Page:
Understanding Texas justice as a capital milestone approaches
Reuters has this new piece, entitled "Religion, culture behind Texas execution tally," which provides some background on why Texas stands alone as the leading state for the application of the death penalty. Here are a few excerpts:
August 13, 2007 at 11:57 AM | Per
Texas will almost certainly hit the grim total of 400 executions this month, far ahead of any other state, testament to the influence of the state's conservative evangelical Christians and its cultural mix of Old South and Wild West.
"In Texas you have all the elements lined up. Public support, a governor that supports it and supportive courts," said Richard Dieter, executive director of the Death Penalty Information Center. "If any of those things are hesitant then the process slows down," said Dieter. "With all cylinders working as in Texas it produces a lot of executions."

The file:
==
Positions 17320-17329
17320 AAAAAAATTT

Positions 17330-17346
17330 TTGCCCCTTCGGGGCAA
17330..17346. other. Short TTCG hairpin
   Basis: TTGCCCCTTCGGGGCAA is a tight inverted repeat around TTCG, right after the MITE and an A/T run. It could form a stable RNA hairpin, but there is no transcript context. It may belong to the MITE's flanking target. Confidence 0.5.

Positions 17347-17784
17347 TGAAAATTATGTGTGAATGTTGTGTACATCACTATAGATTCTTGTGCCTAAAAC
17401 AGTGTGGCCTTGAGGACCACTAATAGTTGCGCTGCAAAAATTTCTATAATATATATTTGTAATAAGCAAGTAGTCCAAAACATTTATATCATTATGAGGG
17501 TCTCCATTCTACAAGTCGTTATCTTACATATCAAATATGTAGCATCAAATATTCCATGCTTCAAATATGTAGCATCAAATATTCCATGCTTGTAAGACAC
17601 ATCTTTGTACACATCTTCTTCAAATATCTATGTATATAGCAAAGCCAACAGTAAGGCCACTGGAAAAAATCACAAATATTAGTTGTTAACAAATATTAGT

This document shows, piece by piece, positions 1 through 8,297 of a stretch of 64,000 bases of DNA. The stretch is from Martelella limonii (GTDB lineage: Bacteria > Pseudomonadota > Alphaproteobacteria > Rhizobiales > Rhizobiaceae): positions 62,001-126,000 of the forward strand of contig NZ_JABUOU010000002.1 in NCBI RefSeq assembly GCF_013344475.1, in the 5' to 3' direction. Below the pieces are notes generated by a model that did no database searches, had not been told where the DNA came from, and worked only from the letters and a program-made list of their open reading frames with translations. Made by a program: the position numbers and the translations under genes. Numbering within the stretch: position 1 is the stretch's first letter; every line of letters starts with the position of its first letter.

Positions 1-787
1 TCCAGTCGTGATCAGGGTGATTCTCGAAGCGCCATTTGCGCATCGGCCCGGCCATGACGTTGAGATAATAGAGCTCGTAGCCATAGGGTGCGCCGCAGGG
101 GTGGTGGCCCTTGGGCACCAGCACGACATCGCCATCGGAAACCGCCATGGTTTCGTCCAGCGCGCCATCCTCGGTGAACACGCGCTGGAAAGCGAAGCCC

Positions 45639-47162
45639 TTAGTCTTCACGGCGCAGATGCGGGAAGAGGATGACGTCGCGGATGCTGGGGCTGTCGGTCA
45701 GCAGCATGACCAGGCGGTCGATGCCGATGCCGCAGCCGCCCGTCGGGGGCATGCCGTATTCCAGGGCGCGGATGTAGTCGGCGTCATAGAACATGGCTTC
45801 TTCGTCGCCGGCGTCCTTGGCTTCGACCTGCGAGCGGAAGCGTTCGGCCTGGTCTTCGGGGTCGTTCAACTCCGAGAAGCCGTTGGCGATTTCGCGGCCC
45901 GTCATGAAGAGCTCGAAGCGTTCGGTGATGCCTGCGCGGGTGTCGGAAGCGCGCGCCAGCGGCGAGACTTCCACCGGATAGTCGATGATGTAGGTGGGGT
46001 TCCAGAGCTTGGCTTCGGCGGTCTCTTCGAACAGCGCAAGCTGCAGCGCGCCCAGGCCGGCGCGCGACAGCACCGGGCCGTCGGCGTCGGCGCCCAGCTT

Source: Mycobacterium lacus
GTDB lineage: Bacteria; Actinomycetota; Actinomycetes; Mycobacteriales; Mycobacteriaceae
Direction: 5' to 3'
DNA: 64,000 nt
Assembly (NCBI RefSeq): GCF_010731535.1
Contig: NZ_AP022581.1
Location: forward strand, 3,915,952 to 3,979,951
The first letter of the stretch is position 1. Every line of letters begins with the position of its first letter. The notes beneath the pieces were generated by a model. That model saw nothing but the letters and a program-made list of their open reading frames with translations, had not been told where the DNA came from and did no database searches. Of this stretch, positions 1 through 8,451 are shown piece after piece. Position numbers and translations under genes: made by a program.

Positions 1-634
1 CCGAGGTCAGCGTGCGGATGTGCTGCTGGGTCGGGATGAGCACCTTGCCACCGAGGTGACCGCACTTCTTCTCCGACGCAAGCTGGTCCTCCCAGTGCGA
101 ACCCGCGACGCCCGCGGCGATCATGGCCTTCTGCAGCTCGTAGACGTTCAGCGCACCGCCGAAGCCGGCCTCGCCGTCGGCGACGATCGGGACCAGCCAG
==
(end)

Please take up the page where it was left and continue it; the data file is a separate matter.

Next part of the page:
Texas has executed 398 convicts since it resumed the practice in 1982, six years after the U.S. Supreme Court lifted a ban on capital punishment, far exceeding second-place Virginia with 98 executions since the ban was lifted. It has five executions scheduled for August.
The average time spent on death row before execution is about 10 years, not much less than the national average of closer to 11 years, according to the Death Penalty Information Center. But the average would be considerably longer if Texas were excluded.